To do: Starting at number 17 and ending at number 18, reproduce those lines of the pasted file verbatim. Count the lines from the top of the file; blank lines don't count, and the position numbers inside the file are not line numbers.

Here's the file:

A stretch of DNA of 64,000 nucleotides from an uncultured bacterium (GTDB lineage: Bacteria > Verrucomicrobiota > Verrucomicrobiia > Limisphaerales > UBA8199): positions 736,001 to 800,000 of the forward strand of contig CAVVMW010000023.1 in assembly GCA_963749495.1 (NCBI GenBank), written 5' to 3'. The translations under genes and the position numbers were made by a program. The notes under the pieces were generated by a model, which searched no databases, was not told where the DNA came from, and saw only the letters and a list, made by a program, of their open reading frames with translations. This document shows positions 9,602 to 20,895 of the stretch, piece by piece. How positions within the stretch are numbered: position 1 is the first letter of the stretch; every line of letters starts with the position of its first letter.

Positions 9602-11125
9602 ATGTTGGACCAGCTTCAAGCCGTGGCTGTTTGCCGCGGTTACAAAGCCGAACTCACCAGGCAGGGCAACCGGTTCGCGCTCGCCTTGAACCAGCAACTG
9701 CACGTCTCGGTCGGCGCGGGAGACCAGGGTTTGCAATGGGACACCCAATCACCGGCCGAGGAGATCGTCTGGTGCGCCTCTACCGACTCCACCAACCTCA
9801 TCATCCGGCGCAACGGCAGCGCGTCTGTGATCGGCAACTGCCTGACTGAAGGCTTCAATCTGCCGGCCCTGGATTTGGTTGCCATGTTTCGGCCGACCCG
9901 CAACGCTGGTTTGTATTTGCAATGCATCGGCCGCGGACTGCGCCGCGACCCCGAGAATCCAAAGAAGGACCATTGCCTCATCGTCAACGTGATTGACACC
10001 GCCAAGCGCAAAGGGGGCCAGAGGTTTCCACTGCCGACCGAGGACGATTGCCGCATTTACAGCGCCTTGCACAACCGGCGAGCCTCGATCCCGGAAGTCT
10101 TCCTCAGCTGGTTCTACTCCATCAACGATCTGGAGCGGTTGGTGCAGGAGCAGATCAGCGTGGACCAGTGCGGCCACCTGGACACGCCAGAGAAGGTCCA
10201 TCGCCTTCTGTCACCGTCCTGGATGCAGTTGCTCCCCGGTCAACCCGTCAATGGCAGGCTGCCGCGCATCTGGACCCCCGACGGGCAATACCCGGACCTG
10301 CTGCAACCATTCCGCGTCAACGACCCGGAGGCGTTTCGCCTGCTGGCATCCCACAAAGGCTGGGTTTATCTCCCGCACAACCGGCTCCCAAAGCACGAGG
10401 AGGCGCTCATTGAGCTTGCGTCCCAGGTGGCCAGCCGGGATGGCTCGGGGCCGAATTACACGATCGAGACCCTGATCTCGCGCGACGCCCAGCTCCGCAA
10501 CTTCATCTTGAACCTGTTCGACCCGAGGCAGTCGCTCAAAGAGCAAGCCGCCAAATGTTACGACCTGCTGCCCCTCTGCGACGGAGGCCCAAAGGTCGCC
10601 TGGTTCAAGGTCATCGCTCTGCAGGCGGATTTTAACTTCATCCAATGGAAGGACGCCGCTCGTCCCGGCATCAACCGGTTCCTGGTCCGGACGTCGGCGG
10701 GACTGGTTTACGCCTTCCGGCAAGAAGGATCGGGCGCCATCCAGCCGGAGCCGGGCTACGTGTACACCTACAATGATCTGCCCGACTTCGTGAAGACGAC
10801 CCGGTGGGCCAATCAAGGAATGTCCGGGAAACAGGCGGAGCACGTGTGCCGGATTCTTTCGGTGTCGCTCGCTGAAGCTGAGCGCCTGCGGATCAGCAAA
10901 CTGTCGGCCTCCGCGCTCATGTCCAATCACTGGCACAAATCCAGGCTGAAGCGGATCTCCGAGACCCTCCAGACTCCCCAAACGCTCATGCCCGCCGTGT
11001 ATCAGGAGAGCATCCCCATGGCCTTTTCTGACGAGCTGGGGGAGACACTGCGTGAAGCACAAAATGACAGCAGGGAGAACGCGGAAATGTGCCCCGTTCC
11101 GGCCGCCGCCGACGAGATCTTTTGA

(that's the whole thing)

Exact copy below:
11001 ATCAGGAGAGCATCCCCATGGCCTTTTCTGACGAGCTGGGGGAGACACTGCGTGAAGCACAAAATGACAGCAGGGAGAACGCGGAAATGTGCCCCGTTCC
11101 GGCCGCCGCCGACGAGATCTTTTGA